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API design goes beyond integration

Steve Willmott of 3scale answers questions about APIs and encourages designers to have some fun with API design without forgetting about user experience.

APIs are an essential technology that unfortunately presents some design and security problems for developers. At the beginning of the year, Steve Willmott, CEO of API management platform 3scale, made 10 predictions about what would happen with APIs in 2015. We talked with him about some of his predictions.

In part one of this two-part Q&A, we talked with Willmott about why API design is challenging and the issues with making an API public.

What are some of the factors that make API design so challenging?

Steve Willmott: It is, absolutely, I think -- there is a lot more best practice. You would sort of expect, 'Hey, if there's best practice, can't we just read a bunch of textbooks and we'll all be good at this, right? We'll just follow the patents that are established.' You would think that. We think of API design as a very mechanical thing now because developers know how to expose the particular method and have it called. It just seems like a utility. The reality is you are also designing a user experience. You are not designing the user experience for the end user, but you are designing the user experience for the person who is writing code to use your API. In those cases, it matters what the use case is.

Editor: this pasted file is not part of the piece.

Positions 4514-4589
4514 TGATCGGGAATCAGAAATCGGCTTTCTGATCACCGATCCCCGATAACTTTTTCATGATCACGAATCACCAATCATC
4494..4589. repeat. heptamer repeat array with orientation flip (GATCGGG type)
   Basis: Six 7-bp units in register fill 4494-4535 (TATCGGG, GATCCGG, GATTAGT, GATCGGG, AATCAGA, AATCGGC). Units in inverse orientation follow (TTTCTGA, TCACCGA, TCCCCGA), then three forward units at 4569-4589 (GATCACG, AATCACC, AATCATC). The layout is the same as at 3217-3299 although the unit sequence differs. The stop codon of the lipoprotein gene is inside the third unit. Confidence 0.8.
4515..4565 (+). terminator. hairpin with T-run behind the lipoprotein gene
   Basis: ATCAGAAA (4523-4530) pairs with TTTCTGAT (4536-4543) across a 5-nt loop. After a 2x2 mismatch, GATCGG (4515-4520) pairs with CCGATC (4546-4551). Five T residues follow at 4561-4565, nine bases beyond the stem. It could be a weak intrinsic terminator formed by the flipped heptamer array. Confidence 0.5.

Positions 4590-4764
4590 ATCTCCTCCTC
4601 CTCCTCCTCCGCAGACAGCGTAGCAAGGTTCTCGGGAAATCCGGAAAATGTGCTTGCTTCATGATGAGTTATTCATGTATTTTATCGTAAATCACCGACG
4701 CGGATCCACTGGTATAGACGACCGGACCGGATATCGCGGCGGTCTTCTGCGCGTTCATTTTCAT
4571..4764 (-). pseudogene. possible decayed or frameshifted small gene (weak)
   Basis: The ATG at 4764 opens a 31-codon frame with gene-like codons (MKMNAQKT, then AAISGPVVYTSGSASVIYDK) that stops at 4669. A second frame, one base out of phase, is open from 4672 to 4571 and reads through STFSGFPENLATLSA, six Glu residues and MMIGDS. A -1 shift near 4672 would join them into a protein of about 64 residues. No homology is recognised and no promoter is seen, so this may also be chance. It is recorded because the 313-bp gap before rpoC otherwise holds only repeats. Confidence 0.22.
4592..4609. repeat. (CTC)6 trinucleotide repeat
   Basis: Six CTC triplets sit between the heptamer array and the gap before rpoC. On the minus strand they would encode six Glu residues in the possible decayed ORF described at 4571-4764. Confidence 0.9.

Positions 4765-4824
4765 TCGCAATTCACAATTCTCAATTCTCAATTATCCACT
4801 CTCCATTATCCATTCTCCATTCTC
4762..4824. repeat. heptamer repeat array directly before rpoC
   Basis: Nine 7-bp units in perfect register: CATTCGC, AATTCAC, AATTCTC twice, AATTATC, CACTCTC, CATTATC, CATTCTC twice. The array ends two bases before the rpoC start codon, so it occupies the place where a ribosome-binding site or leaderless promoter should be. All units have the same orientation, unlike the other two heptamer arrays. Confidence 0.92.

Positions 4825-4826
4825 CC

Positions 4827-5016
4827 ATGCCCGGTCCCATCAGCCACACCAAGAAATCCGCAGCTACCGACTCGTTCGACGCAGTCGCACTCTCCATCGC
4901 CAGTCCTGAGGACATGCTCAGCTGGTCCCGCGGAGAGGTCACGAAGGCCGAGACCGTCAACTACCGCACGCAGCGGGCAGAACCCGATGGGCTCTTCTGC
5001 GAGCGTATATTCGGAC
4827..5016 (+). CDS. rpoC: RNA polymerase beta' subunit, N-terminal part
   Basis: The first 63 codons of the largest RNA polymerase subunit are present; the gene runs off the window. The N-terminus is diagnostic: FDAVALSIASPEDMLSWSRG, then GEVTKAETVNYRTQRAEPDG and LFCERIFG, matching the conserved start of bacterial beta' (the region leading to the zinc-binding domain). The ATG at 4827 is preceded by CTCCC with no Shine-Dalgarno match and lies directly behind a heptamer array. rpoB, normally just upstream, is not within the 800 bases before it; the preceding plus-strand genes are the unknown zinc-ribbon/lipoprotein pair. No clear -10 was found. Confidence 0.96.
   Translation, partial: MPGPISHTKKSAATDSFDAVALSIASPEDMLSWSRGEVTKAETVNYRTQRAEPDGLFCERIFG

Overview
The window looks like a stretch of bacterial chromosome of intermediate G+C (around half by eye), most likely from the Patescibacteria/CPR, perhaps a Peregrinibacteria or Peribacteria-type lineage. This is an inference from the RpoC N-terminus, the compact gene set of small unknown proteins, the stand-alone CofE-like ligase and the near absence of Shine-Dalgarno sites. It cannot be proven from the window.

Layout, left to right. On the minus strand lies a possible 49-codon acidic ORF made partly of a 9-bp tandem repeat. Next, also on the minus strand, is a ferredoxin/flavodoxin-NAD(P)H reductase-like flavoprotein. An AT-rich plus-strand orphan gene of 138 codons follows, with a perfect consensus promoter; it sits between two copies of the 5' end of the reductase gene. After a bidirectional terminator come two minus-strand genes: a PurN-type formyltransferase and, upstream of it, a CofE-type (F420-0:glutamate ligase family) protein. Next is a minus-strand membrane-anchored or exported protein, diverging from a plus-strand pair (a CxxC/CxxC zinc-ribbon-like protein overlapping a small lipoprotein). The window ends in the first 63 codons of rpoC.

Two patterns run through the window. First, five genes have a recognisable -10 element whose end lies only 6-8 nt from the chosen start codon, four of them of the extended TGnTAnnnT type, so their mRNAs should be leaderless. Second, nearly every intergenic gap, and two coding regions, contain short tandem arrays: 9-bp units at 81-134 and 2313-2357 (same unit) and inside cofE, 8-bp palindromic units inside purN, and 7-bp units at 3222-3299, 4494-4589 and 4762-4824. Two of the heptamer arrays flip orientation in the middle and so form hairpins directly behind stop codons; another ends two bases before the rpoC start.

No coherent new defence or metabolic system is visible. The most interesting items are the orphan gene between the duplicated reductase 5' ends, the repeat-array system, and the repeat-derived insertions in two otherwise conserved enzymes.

Steve Willmott

If the use case is someone is going to get an inventory listing from your site, and then show that to some other customers and make another API call to purchase one of those items, that might be quite different than a use case where they are trying to get the aggregate price change on average overtime or something like that. So, the use cases actually influence the API design, and that means that you kind of need to know more than just the mechanics of, 'Well, how do I create a REST API?' It is a bit counterintuitive.